• cruse phase, using internal propellant. This just need to maintain the speed, or accelerate it up to just below the sound barrier. You would also do bulk guidance in this phase to get it going in the general direction of the target.
  • terminal phase, the round would accelerate as much as it could in this phase breaking the sound barrier.
    • You could use a separate fuel that burns faster, or if you can imagine having multiple holes with independent chambers, like separate rocket motors then you could just ignite additional "rockets" to increase the thrust. For example it has 6 ports in the bottom and uses 2 for the cruse phase, then it sets them all off in the terminal phase.
    • This phase would only be able to do fine guidance because of the speed.

Ideally it would use a solid propellant that burns as clean an clear as possible. I really like the idea of having many very thin rocket chambers. Perhaps a few dozen of them, because then you could pulse the firing of them and have finer control. Essentially it would not need to use the "rockets" the whole time, only to maintain speed an course. the trick here is you cant turn off a solid rocket. You can burn 2 chambers on opposite sides for a split second for low thrust, wait and then burn one or two on the right if you need to turn to the left. Or ignite them all for a quick burst of speed. They would be high thrust but short duration.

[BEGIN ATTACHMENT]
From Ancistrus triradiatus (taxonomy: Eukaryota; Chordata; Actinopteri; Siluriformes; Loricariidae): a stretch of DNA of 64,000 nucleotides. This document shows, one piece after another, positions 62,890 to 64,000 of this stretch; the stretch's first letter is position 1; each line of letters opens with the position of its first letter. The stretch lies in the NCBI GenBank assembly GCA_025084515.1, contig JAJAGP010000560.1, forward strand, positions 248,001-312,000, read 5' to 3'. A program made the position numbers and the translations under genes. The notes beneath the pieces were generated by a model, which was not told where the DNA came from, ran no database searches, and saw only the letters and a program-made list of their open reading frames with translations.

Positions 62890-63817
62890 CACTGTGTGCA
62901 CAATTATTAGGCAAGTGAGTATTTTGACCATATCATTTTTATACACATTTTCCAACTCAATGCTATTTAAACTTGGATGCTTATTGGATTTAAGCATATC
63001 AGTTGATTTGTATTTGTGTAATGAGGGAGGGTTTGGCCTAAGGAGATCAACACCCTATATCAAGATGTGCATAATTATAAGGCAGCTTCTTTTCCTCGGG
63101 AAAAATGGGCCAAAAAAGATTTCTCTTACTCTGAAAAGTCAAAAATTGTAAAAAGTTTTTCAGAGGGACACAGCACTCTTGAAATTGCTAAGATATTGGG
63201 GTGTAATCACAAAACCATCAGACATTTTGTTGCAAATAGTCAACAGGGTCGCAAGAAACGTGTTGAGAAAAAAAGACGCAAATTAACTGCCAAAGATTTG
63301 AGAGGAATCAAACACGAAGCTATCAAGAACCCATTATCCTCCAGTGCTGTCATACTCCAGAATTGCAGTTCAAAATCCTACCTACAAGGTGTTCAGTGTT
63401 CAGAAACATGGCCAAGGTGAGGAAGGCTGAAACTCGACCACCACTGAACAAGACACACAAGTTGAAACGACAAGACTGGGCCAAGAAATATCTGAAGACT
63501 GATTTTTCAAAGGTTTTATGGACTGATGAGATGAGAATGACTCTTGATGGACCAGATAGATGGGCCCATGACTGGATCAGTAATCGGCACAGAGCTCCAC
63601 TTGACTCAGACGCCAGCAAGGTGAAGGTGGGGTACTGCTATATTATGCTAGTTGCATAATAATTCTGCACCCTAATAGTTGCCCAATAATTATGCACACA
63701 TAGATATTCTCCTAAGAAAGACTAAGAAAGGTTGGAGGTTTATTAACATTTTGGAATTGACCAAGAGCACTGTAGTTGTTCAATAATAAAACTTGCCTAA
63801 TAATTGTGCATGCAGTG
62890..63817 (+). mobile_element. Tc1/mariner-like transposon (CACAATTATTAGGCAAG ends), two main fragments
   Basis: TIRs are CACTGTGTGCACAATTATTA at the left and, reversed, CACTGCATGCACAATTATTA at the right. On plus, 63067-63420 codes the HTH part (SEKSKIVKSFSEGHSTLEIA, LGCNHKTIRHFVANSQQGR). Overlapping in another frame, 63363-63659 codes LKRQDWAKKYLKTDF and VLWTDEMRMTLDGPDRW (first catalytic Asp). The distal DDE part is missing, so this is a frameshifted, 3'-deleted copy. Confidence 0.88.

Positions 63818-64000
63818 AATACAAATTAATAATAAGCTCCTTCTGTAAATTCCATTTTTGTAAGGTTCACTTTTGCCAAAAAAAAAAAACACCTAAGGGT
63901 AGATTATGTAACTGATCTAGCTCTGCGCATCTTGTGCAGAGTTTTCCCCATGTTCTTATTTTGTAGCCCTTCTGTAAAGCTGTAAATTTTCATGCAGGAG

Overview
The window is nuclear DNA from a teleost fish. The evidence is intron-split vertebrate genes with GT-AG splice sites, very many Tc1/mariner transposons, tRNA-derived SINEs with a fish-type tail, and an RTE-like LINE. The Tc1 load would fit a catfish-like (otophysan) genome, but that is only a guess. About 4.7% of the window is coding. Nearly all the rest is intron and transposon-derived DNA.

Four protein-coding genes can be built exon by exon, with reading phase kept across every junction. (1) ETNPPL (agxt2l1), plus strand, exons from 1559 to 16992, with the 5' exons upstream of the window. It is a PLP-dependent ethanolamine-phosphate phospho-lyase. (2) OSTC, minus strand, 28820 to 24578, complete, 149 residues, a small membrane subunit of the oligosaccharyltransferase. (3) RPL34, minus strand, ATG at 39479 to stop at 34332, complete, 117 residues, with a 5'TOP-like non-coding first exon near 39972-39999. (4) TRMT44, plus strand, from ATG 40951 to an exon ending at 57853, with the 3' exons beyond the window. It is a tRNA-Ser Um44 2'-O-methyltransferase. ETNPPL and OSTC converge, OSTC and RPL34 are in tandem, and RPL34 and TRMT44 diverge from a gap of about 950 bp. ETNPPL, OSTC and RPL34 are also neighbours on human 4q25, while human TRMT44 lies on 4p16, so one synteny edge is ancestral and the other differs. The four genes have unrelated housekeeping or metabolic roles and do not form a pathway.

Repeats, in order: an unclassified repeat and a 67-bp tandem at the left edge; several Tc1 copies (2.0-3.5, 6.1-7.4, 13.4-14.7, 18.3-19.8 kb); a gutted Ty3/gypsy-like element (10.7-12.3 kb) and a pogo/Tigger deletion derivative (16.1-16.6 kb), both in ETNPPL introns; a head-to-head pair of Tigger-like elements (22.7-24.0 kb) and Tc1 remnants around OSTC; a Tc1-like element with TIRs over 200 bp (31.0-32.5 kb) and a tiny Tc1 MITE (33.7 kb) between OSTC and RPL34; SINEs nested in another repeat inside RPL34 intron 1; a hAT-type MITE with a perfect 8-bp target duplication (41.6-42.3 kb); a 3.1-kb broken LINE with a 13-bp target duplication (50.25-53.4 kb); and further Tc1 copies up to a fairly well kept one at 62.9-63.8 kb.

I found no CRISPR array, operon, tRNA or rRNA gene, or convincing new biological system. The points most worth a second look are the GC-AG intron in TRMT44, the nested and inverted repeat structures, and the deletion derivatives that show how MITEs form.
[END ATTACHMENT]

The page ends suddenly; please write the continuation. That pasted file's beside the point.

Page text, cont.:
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By the time it does break the sound barrier it's already down range, making it hard to trace back to the shooter. The slow speed would let you do some crazy guidance, like 90 degree turns, also making it hard to trace back to the shooter. The terminal phase lets you ramp up the speed so you get the penetration ability of a high velocity round while not giving away your position. Of course the round itself could have explosives (shaped or otherwise) or poisons etc.

A machine gun